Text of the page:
The entire middle market is witnessing a flurry of M&A activity, with much of this activity concentrated in the lower middle market. Sellers are seeing strong markets with high valuations. Multiples are at an all-time high—often seven times EBITDA.
Understanding the M&A Explosion
Numerous factors have birthed the new, frenetic pace of M&A activity. There’s a lot of capital in the market right now. Lending markets have also added fuel to the fire, with debt multiples reaching 4.2 times EBITDA on the senior side, and 3.4 times EBITDA in lower middle markets. Buyers are now willing to over-equitize transactions. So lower middle market businesses with a decent story can get record high valuations.
Strategic acquirers also play a role in the surge. They’re moving down market in search of good deals. In many cases, they’re seeking add-ons for platform companies they’ve purchased at high valuations. About half of all global buyouts are add-ons. In the US, add-ons comprised 70% of first quarter buyout activity.
Creating Value in Today’s Marketing
The buy and build strategy is one of the most popular for creating value. But even long-term business owners can capitalize on this strategy by building their company into something valuable, or positioning themselves as either add-ons or platform acquisitions.
Just like with real estate, though, this bubble could burst. Even low-quality deals are getting bid up to high rates. So when there’s a downturn, high quality assets will survive. Lower quality ones will struggle. If buyers aren’t able to grow their assets, their could be a nasty downturn.
When Will the Tide Turn?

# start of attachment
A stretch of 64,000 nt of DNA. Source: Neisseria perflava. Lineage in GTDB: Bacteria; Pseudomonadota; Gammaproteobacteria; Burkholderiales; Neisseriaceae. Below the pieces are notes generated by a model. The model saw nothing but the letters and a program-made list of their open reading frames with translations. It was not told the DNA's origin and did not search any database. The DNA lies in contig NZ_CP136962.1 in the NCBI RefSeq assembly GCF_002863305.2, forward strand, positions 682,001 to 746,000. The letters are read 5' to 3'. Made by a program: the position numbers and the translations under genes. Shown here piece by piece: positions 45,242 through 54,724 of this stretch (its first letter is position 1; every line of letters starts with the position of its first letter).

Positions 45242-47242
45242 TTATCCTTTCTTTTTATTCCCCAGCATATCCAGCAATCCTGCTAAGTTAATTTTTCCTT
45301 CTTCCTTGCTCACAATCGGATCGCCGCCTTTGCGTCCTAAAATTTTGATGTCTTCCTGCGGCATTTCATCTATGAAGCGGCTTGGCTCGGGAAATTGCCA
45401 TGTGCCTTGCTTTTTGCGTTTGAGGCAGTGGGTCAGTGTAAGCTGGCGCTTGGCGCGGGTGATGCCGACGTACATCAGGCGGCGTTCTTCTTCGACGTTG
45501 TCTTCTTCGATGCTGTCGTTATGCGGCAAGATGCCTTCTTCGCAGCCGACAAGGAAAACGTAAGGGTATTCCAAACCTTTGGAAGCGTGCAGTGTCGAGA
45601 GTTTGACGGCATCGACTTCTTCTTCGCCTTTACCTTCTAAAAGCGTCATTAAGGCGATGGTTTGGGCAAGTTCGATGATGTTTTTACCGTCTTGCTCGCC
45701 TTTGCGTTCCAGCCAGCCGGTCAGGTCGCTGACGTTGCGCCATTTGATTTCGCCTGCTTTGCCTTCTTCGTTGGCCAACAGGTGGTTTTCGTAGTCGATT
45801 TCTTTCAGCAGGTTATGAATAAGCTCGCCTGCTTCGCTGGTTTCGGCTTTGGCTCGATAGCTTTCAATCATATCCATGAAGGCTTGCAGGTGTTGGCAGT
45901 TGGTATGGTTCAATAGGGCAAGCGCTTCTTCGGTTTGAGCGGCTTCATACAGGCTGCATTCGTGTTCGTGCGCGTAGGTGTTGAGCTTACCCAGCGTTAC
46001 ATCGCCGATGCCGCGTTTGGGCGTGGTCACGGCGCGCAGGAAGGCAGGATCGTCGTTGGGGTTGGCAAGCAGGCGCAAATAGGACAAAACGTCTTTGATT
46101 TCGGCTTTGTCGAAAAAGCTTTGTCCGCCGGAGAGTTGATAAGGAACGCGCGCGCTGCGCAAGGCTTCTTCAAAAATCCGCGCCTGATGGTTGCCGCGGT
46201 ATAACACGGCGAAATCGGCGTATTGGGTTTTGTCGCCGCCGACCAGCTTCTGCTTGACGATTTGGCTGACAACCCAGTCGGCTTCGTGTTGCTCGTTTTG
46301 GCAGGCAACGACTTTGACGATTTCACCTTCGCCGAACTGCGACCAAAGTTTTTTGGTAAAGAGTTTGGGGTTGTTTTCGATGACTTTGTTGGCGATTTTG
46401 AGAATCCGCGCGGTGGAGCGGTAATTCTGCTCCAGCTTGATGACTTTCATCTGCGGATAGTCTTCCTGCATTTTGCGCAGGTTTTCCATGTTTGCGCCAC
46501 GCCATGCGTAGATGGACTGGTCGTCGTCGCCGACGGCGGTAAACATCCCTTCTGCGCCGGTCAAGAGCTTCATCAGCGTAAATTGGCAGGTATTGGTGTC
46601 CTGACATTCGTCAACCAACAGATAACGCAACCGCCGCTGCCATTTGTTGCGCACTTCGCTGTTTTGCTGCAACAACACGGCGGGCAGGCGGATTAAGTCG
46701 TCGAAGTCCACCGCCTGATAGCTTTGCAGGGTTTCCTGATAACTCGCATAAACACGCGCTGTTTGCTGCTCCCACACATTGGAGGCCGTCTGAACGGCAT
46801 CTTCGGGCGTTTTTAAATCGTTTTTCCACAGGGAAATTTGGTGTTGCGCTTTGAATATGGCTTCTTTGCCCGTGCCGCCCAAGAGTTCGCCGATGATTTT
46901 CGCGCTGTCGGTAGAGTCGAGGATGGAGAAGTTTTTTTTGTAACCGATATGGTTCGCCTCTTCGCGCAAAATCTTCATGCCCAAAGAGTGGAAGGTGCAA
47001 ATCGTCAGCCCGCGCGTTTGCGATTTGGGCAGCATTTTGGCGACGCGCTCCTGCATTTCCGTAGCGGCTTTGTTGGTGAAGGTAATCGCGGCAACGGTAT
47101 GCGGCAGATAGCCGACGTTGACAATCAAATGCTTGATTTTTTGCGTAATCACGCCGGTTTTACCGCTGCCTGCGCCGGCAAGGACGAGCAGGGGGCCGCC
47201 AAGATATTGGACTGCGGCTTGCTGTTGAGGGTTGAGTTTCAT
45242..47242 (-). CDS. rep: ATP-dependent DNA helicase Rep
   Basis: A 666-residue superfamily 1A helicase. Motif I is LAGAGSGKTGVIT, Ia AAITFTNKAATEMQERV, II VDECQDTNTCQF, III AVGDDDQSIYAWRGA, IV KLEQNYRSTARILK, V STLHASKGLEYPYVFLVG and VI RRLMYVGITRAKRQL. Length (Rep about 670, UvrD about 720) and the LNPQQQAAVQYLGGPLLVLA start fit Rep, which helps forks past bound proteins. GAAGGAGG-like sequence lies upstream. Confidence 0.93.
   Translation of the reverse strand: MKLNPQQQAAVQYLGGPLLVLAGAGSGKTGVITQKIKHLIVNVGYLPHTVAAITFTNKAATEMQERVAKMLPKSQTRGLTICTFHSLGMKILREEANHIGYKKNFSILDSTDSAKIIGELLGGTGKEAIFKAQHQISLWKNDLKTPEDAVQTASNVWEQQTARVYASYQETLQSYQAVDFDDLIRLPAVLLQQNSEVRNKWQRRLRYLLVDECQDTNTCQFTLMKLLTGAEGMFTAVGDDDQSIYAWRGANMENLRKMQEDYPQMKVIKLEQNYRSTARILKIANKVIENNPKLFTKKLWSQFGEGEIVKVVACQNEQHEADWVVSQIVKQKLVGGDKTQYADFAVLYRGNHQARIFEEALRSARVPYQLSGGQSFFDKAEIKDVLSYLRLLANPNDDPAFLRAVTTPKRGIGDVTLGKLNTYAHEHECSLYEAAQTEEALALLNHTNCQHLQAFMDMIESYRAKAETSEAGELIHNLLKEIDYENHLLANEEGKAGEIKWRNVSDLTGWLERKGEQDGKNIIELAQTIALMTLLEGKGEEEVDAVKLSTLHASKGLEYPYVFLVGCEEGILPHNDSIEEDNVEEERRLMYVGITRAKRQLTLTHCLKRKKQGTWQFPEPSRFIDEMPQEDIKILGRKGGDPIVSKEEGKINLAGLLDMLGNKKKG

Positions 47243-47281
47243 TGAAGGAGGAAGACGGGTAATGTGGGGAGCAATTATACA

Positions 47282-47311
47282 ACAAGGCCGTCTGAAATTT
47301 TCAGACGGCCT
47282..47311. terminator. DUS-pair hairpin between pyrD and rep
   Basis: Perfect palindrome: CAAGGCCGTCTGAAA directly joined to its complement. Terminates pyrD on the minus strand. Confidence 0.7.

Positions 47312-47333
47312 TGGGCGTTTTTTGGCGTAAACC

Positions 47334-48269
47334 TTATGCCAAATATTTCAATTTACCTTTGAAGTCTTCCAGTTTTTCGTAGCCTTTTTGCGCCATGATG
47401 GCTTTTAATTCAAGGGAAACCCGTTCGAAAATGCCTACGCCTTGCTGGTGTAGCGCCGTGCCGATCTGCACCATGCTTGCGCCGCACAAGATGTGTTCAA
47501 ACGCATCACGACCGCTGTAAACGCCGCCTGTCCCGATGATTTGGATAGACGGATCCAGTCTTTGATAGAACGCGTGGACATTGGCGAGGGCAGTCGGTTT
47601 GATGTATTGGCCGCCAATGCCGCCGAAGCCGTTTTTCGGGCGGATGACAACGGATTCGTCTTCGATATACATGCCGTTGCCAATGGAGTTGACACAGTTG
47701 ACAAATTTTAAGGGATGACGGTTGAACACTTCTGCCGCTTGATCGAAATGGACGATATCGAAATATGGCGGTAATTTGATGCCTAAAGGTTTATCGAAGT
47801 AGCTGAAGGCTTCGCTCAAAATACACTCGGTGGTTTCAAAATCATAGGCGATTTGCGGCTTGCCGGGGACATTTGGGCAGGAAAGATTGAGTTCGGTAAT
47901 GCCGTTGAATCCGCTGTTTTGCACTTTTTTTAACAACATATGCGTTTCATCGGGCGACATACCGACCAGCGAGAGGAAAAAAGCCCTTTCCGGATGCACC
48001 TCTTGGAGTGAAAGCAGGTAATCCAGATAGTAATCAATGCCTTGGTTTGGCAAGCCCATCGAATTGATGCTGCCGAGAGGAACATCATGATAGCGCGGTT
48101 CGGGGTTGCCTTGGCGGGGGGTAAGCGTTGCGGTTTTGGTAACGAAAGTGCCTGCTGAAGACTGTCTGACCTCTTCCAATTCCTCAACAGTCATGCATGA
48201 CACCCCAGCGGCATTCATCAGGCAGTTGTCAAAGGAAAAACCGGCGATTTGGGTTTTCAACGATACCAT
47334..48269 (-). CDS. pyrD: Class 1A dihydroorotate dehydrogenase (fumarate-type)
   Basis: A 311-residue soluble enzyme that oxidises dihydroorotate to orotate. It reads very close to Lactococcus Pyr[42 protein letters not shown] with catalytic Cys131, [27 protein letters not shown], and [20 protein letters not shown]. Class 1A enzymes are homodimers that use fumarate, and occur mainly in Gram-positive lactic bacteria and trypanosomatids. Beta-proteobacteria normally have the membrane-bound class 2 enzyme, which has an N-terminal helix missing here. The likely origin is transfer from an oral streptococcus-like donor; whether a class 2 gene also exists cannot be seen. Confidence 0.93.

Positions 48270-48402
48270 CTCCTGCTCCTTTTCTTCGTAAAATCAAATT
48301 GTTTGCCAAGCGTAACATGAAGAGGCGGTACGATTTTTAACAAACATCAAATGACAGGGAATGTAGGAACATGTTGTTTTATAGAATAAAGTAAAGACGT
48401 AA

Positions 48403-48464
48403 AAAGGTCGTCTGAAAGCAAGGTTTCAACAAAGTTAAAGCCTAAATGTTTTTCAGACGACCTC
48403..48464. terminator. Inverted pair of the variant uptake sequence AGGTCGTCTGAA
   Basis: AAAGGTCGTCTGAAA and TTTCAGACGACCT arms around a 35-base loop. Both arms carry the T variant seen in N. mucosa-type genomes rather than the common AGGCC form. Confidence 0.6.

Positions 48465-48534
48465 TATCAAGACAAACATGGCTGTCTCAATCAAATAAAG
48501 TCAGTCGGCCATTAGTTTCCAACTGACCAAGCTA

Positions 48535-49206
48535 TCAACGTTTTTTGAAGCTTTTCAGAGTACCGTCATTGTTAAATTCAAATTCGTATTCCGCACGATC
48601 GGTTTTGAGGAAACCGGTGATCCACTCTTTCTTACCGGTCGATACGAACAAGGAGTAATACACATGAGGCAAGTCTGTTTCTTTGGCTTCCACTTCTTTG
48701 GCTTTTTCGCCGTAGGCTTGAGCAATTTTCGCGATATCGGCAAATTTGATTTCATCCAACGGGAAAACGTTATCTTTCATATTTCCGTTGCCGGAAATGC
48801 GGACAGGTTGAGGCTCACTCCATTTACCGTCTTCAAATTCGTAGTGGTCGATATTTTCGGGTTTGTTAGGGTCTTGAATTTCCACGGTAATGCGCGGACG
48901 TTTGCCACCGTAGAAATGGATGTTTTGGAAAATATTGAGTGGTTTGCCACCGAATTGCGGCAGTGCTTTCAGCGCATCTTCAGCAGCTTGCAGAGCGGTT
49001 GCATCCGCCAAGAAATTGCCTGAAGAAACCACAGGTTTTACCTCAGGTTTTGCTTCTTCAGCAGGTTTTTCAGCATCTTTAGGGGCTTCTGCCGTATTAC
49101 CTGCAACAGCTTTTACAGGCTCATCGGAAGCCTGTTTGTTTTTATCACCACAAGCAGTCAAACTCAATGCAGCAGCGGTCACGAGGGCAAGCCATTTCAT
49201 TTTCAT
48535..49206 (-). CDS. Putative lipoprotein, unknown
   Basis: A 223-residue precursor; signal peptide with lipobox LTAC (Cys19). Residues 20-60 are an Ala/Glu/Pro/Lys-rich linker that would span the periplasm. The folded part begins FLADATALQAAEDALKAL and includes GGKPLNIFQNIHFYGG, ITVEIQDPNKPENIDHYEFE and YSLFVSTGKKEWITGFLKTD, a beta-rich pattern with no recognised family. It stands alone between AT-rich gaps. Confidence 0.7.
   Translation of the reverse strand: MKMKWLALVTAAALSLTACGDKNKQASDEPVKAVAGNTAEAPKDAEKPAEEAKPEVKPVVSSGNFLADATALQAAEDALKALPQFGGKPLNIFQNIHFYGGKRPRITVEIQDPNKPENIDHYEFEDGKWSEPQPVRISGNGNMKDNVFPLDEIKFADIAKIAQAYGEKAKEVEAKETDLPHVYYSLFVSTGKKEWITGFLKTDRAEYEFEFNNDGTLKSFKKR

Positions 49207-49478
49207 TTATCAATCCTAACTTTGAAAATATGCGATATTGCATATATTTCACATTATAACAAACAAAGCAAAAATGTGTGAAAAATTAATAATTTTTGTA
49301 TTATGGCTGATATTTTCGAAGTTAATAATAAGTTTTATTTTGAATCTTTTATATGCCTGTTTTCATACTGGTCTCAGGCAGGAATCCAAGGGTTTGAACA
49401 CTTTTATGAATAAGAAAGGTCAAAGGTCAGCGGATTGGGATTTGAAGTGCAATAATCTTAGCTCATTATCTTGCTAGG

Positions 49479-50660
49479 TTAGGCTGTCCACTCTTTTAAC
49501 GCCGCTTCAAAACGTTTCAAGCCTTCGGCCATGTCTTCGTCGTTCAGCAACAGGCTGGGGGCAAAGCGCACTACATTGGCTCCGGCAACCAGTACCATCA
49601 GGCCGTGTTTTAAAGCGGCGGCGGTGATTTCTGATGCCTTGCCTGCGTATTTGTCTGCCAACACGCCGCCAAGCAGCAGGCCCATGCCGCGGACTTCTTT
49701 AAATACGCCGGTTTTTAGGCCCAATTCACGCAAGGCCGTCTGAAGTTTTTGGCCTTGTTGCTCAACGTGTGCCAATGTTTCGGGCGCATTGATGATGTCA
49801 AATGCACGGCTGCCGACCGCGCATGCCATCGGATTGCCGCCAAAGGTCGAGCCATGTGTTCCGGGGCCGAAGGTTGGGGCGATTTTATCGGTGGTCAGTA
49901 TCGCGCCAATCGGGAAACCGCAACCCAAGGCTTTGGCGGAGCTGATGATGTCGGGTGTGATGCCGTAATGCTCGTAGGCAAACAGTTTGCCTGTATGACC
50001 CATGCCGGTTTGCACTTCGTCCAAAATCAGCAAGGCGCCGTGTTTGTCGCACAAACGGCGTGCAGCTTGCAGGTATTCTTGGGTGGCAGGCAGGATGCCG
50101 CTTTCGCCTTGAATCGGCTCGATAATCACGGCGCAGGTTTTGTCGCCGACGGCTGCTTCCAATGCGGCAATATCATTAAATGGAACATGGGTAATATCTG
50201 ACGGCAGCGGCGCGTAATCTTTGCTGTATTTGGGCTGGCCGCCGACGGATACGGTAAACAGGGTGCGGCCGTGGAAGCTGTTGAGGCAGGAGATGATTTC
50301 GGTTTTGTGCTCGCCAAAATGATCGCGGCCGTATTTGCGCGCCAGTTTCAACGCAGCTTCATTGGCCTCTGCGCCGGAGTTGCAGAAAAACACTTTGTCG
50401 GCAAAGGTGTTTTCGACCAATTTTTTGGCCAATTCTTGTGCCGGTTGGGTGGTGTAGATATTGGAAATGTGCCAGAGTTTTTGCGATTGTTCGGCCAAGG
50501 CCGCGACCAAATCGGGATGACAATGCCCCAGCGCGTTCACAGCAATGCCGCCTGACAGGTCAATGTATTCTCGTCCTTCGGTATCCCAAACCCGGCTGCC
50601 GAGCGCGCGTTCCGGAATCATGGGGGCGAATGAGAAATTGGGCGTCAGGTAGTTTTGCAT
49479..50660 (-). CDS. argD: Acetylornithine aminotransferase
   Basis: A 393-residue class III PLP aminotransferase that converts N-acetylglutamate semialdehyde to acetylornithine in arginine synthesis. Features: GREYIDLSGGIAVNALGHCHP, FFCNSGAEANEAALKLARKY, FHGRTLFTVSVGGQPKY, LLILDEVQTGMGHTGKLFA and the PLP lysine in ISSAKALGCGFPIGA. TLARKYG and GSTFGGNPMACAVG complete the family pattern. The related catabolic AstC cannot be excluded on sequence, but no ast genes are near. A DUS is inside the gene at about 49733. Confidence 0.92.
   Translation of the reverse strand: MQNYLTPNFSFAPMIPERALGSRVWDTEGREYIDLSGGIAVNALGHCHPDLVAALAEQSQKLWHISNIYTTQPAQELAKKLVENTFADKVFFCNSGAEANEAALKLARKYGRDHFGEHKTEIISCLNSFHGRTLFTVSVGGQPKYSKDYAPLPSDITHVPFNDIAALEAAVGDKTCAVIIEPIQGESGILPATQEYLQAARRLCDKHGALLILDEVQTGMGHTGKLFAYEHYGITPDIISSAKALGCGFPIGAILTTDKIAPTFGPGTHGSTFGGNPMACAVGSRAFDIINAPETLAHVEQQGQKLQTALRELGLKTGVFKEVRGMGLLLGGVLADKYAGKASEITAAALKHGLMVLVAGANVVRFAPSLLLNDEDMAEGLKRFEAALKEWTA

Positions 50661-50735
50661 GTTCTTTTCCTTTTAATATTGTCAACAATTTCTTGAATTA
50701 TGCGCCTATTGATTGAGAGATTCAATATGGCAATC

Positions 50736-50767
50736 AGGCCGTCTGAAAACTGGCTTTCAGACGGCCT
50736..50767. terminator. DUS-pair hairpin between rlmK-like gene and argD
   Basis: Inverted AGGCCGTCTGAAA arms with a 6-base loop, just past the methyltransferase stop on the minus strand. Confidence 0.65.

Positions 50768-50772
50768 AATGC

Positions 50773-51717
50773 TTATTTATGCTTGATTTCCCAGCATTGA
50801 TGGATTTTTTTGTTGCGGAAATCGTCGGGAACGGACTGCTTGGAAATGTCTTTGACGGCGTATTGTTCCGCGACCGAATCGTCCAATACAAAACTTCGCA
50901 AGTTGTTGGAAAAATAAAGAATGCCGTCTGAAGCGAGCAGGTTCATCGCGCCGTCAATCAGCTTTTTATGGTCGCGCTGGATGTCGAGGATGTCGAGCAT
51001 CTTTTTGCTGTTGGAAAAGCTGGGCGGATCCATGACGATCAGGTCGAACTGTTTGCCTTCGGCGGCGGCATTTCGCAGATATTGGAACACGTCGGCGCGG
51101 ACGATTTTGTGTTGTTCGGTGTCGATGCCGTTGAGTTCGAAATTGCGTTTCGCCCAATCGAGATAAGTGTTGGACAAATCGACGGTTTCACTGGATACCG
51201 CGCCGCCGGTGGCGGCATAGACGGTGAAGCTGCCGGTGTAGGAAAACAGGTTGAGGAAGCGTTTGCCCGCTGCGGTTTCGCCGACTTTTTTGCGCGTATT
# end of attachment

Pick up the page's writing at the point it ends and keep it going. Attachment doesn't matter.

While owners are loving the boom, buyers hope that things will stabilize. The market is competitive. Everyone is seeking to buy, and buyers must remain disciplined. This may mean passing on companies because the price is just so high. With larger funds so well capitalized, smaller buyers just can’t compete.
Most analysts see little indication that the tide will soon turn. The traditional signs of a slow-down are absent—which is good news for owners. While the growth of private lending in the lower middle market would traditionally be a red flag, there’s little reason to believe things won’t continue the way they have. There’s no underlying reason for them to stop. Of course, the economy operates according to boom and bust cycles, so it must end soon. We just don’t know when—or why, or how.
The rule has always been that, when lower middle market companies meet a certain benchmark, their multiples go up. The increase today is more significant. Buyers are purchasing smaller and smaller businesses and merging them together. This can mean increasing value from 5-6 times EBITDA to as much as 10 times EBITDA. Sellers love it. Small buyers hate it. And this leaves analysts to look at the big picture—what will happen next? What about the low quality businesses that will eventually tank? A change is coming, but it could be years away.